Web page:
The Carolina times. (Durham, N.C.) 1919-current, August 28, 1982, Image 1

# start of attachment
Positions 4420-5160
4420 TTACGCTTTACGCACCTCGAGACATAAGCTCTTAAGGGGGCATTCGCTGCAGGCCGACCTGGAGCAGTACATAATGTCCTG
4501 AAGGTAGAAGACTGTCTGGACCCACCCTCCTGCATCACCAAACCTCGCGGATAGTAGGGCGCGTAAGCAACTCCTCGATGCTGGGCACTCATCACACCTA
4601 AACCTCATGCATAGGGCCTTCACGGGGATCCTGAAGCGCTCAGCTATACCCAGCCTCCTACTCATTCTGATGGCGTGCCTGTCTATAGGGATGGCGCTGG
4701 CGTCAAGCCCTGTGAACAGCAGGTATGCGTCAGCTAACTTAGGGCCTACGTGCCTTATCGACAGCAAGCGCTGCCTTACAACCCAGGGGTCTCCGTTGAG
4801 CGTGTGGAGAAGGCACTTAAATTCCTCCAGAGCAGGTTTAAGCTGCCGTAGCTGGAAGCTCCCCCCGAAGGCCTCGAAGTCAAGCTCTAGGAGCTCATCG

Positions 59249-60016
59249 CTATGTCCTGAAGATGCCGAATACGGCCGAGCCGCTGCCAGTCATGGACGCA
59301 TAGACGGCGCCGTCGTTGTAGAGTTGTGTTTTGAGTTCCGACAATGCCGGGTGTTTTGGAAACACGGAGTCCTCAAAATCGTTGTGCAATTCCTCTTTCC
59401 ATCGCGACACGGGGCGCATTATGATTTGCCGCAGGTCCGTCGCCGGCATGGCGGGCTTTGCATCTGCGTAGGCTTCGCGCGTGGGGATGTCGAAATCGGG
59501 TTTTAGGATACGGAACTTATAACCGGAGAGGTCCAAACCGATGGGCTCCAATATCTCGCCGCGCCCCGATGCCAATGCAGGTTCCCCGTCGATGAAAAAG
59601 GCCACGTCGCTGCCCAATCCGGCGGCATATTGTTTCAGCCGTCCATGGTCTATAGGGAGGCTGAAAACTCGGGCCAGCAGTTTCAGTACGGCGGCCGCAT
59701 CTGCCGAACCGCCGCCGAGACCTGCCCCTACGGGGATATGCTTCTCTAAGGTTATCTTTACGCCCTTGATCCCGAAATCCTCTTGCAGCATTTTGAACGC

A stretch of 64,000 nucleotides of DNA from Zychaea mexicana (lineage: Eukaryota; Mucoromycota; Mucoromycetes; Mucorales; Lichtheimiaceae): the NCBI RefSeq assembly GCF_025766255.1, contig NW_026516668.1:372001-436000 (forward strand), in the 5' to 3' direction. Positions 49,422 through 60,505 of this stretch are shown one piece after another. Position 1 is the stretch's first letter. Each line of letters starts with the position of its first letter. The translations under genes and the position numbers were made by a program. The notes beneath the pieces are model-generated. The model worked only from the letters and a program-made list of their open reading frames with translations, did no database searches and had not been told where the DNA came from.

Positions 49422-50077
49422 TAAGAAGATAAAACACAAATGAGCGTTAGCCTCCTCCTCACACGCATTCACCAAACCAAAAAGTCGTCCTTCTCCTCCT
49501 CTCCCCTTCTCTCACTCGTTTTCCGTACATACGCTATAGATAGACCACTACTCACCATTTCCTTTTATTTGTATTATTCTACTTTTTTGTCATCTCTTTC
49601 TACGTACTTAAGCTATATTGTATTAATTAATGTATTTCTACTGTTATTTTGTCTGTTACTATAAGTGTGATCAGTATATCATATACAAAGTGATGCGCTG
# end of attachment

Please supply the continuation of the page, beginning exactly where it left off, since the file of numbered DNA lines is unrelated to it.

inside. , . . . fr i Durham jail a routine affair, or a pass- i - ing fancy? Page 3 . Black Republicans beckon brothers to party of Lincoln ' 1 -pagej oo airf vVteo jfamfi battle for quarters and rU the computer is winning , Page 8 Local cops told to stop writing tickets for cars in loading zones f j b. " " - . . . ;;; ii.v ;;.. urc o . Duke University Library Newspaper Departrnent Durham NC 27706 . . . . MM Words Of Wisdom ; A pradent person profits from personal ev , perience,, a wise one from the experience of . others. . ' r. - Joseph CoRhu, M.D. The'only people who make ao mistakes arc oead people Rev. Henry Afford Porter ' I ism . . m a a . I , , (USPS 091-380) .. J kcv. iienry Aiioro rorwr I VOLUME 60 NUMBER 34 - . .. - DURHAM, NORTH CAROLINA SATURDAY, AUGUST 28. 1982 , ' TELEPHONE (919) 682-2913 ' PRICE; 33 tENTS ' J irrmmmiiim im irmnmniiniiiHiimw- in mum ' ' ' '""""T . ""' " ' . r" Johnson Moves Oh By Donald Alderman ' Judge Clifton E. Johnson likes his work;; "I've 1 always wantedv to be in the judiciary,"-? , says Johnson,-who was -the state's first resident ' Superior Court judge., ' "It's where I can serve as ' a role model for our young people and, of 'course, it's exciting." The 40 year old judge will take a seat on the N.C. Court of Appeals August 30. Gov. James B. ' Hunt Jr. appointed Johnson to the twelve- , member court after the governor k appointed Judge Harry C. Martin, then an appeal court judge, to the state Supreme Court. The N.C. Court of Appeals f hears cases on appeal irom ine state s superior . Courts. v, Johnson's friends and colleagues lay he's;, the man for the job. ' t 5 "He was always a very, serious minded person, "' V w ' 1 " 1" " HI "MMM I. II 1, jiJlii . Making Johnsons decision a little more dif- ftcult was the "uprm in .- : By Donald Alderman experiences : mat a dibck ; WARRENTON : serving as a superior.;.'. Uriexcited by the pfo- court Judge gave , the of voting for either slaw. ;.Mjrs u iicicu or tne white cancjjdates citizens and jurors have runnina for Concress in more confidence irt the criminal justice system. But he conceded that ser ving on the appeals court should also help the in tegrity of the judicial process. Helping the courts become more ' represen tative of all the people motivated , ; Johnson before he came to N.C. ' College (now N.C. Cen tral University) back in' 1961. vtne second District, a district-wide black i organization recently - launched a write-in cam paign to elect H.M. "Mickey" Michaux to - Congress. " Saying ""we have no other choice" members ; of the 2nd Congressional District Black Caucus voted unanimously Saturday to initiate "a well-coordinated effort Hinton and Johnny "Red" Williams. , The Durham Commit tee, as did all the coifnty groups represented in the caucus, supported Michaux unequlvocably from the time he an nounced for the office until July 27 when Michaux lost his bid to become the state's first black congressman since 1901. In the July runoff elec tion, where voting went largely along racial lines, I.T Valentine beat Michaux by nearly 10,000 votes. Valentine, a Nash County Democrat whom many of Michaux's sup porters call "a Republican in d i sg u i s e , " f a c e s Republican Jack Marin of Durham in November. But now, he also faces 1 the caucus and its plans to convince Second District voters tp write-in Michaux's name. According to caucus members, several factors; i brought about the write- in effort: ; For one, they say, 'voters throughout the district want to vote for Michaux a third time. ' Dr James P. Green of Henderson ; said the! Vance County Black Caucus conducted an in ' formal survey which showed that Michaux could win a well coor dinated write-in cam continued on Page 6),. ' to get Michaux elected". While attending high ? ' The organization's ef school M , his native fort reflects a growing Williamston', a. .small , disenchantment among eastern town , , in rural fe,ack voters with 1 the Martin County about 60" Democratic Party, and a Many Voters Back Michaux Write-In District Court." said Charles Daye, dean said, "I would often hire of the NCCU law schdol, Johnson on a per day Judge Johnson - Read' into place. ,4f fiappened to be in the right place at the right time, Johnson says '-'v.. Ater prosecuting District Court cases in ; Mecklenburg County for about a year.,. Johnson was appointed to the Judge Milton Read, a hadn't appropriated the District Court bench Durham County District f money for the extra posi- ': there. Later he was pro Court Judge,, describes tion,; Read said. At that fmotedUo chief District Johnson as an "excellent time , the District : At-u Coyrt judge. In 1977, person." . "I couldn't omeysf didji'tf ha;-Gov Hunt appointed think of a more deserv- severat assistants arid Ion-Johnson to the Superior .WOurt oencn.jA'.'!: 'worked noting that - he remembers Johnson from the college days. Johnson graduated from the predominantly black law school in 1967. basis to help out with the heavy case load." Johnson wanted to work as a District Court prosecutor full time but !;. the; General Assembly miles east of Raleigh. Johnson says he learned about a program at N.C College that would allow , him to attend law school after three ;: years of undergraduate work. Johnson . 'chose that route. His parents, Mr. and Mrs. Charlie M. Johnson, encouraged him to take that; route,' along with his aunt - and . uncle, Mr. . and Mrs John Mason of Durham.v with whom Johnson traditional reluctance to side with the Republicans. It also shows that some black voters in the district are prepared to ignore the Democratic Party's cry jfor "unity" in favor of what they perceive to be ' in their political best in terest . Questioned about the 'write-in effort, N.C.'" '.Democratic Party Chair 'man Russell Walker of ' ? a i I ; j i .i i mncDoro saiu tic ininKS the effort is contrary to and By Donald Alderman . Many voters across the Second Congressional District responded . with jubilance over the deci sion by a district wide group to launch a write in0 campaign for H.M. "Mickey" Michaux. "I was going to write in his name anyway," said a happy Durhamite, William Frederick, 25, a NCCU graduate and Research Triangle Park employee. "But I'm thrilled to see some organization to the movement. This is what . ing person to sit on the Iw prosecuted felony - court of appeals." ! J' cases in Superior- Courts Waving Johnson-s'relafiorishiD ufaTrieffd of KmwrVmWW staved (tnrina hU civ War - Michaux's wishes ot school. ; , r-,u . ; tne people want and I rw'vwv -w. ; KCDuoucan canaiaaie complished the arduous feat back in 1898. But the decision pro bably will not be sup ported by all. It is ex pected to cause a rumble in the Democratic Party because some say with blacks still behind Michaux, Marin stands a better chance to win. But apparently black leaders see the situation somewhat differently. Nine of the ten counties reported that the grassroot sentiment is to write-in Michaux; and they added that it would be more of a. liability to go against that sentiment ties are Caswell, Durham, Edgecombe, Granville, Halifax, Per son, Vance, Wilson,, Nash and Warren, and O'Neal Township in Johnston County. Michaux, a former local prosecutor, three term state legislator, U.S. Attorney and businessman, lost his bid to be nominated as the Democratic candidate in a second primary runoff to IX Valentine, a Nash County lawyer. Now Valentine faces Republican Jack Marin oi uurnam as wen as Mtcnaux supporters. with Read started in 1968, Mecklenburg County while Johnson was work-. Solicitor as i District ing with the Durham law; Court prosecutors were ffil ": . n?s flection. r CS vSed:&S &1MV A" A ' firm of Pearson; Malone, Johnson, De Jarmon and Spaulding. ' Johnson , was doing defense work but he tecame interested in prosecution. ' "When I was the only; got the job: ; person prosecuting From that ; point on misdemeanor cases in Johnson's career just fell - called in , those days who needed an assistant. , So Read recommended Johnson. i Johnson said it was largely due to Read's recommendation that he thirteen years made Johnson's decision of aC cepting the appointment on the court of appeals a little difficult, t "Besides leaving a position that I enjoy tremendously," Johnson said'I'm somewhat saddened by the fact that we'll be leaving behind many friends,, acquain tances and associates." him to Durham where he, his wife, Brenda, and twelve year old son, Clif ton Jr., will live, which is about twenty.miles from his new job, In Raleigh. Johnson's eighteen year old daughter, Yolanda, will attend : Charlotte's Central Piedmont Com munity College " in September. Mann Say s He Won't To Helms' Tune March By Joseph Green According to his top campaign aides, if Jack Marin is elected to the ?slonal seat in the fall, he will not' be a clone of Jesse Helms, the .senior conservative , senator from North Carolina, nor. will Marin dance to any tune whistled by the powerful Congressional Club, the conservative political lobby that is backing his candidacy. f "Jack Marin will not jump every time that Jesse Helms calls," said campaign aide Mike Harrell. "Jack is going to be his own man. Anyone who knows Jack knows that for certain." ; Marin, 38, a native of Pennysylvania and a i . - . - r rx. . l - University undergraduate and law school"?, did not accept the support of the Con gressional Club until the first part of June, Har rell said. -: - "Jack met with Con gressional Club officials in Raleigh,'' said Har- l rell. "He wanted to make certain that both the club and our cam paign understood each Other." There are no Congres sional Club v.; staff members on Marin's staff and their promary role is raising money for. i the candidate. The club, $300,000 for his bid against the Democratic nominee, Nashville at torney IX Valentine. Already, images of the two candidates have emerged in the cam paign. Marin is known as the only candidate who can "slam dunk" a basketball, while the roly-poly looking Valen tine, who has not been on a basketball court in years strikes an Alfred Hitchcock-looking pose for the television cameras. One of his staff aides has dubbed him the "professor." Some black Republicans, who say that they like Jack Marin, are uncomfor table with his alliance with the Congresional Club and say that they are not going to support him. -;;'-, The . Congressional Club i anti-black," said Lenzie Barnes, a black Republican in Durham, who is a veteran of party politics. "Anybody who sides with them is not on my side or the side of any black people." According to Harrell, Barnes is wrong. He says that the Congressional Club is not anti-black and 'that Marin is "definitely" not anti black. Valentine, : ; who desperately needs the support oi tne district's establishes standards and guidelines that states must abide by to protect to the rights of minority voters. Harrell said that Marin was opposed to' "big brother" type roles tthat the government . plays. ' He added that Marin believes that all citizens have a fundamental right to vote, but that the voting rights legislation,- states should run their but only because the vntinu nmcerlures federal government was involved in it. Harrell said that Marin is against Marin would protect, the voting rights of- black (Continued on Page 8) But caucus : members, representing ' r black political organizations from the district's ten counties, said the write in effort reflects the sen timents of nearly all who voted for Michaux on two previous occasions. " We're not here at the request of Mickey,"said Frank W. Ballance, a Warrenton lawyer. "The . voters in the second district should make the decision." , Durham's member in the caucus is the Durham Committee on the Af fairs of Black People. The district's ten coun ties : are Caswell, Durham, Edgecombe, Halifax, Granville, Per son,;t,;Vance, Warren, Nash and Wilson. Members of the Durham Committee at the meeting were chair man Willie Lovett, political chairman Dr. Lavonia Allison, Larry' Caucus "''-; -f voted unanimously in a special Saturday meeting to in itiate a well-coordinated effort to get Michaux elected as the state's first . black congressman since George White ac- V Democrats. The Caucus' members include black groups from the district's ten counties, such as the Durham Committee on the Affairs of Black Peo ple. The district's coun- July 27 runoff election. v And that has many voters jumping out of their socks. "It's about time that blacks stand up and be recognized," said" Ms. (Continued on Page 8) Optimism Wanes As City Contract Draws To A Close By Donald Alderman Ervin Allen, Jr., ex ecutive director of the Durham Business and Professional - Chain, started his job five mon ths ago optimistic about the prospects of helping eight victims of Durham's urban renewal program. But with about one month left on the $40,000 city government contract, Allen expresses the same frustration that the eight businesses did when the Chain entered into the contract. "I've been personally disappointed in the lack of foresight and plann ing on the part of the ci ty (," Allen said in a re cent interview. "Without year old municipal headache in six months1?" From the beginning the Chain had a tough assignment.: So much so that the Chain might ' well have been asked to build a involving the relocatees mouse without a founda- from the beginning, it's jtion. almost impossible to get "I assumed the what needs to be done in six months." Six months ago the eight relocatees sounded a similar note: "How can the Chain solve a 20 groundwork was basical ly laid," Allen said. "But what I found was a lot of reluctance, mistrust and bad feel (Continued on Page 2) itself, will not give any 4 black voters if he is to major money, ,y narreu win the election, s said Tatum Named AM NEWS Board Chairman said, , but its members and ' supporters will mostly likely contribute. Marin is tryina raise mat Mann was against the Voting Rights Act. Davie Street Presbyterian Church Day campers Durham native, Wilbert .(Bill) Tatum was last week named Chair man of the Board of the Amsterdam News, New York's principal black newspaper. A part owner , of the newspaper, he had served as a board vice chairman. Tat urn's newspaper career goes back to the 1930's when his father, the late Eugene Tatum worked at The Carolina ; Times under the steward-1 ship of its founder, the Jate Louis E. Austin. - Tatum , recently reflected upon those, roots in a telephone con versation with the ' newspaper. ; ; "I wish my dad was alive to share this ac-. complishment with me," . Tatum said. "This was, . his dream." J- A Hillside High School graduate who holds several ' college degrees, Tatum moved I to New York in the 50s. : Some Ralciiih younnstcrs and the staff of the Ifcivle Slret't Prrshvlorian Church DatumD oroeram who V15 career began to take legislation passed by the ' navf spent the summer in cultural and physical enrichment activities designed to assist and guide youth in U,S; - Congress that i selecting values by which their behavior will be governed. The program was directed bv Mrs. Annie W. King . " He became director of , with Mrs. Mary Curry and Mrs. Katherine Brown. Rev. James W. Brown is the minister. .Cooper Square, a low ln-- TATUM 'come housing assistance (group. Later, he joined the administration of .then New York Mayor. John Lindsay, becoming i director of community relations in the depart-' ment of housing. Then' he headed an urban ' renewal f program for Central Harlem and directed the city's office of planning and develop ment. . . ; . Tatum it married and .has one child. '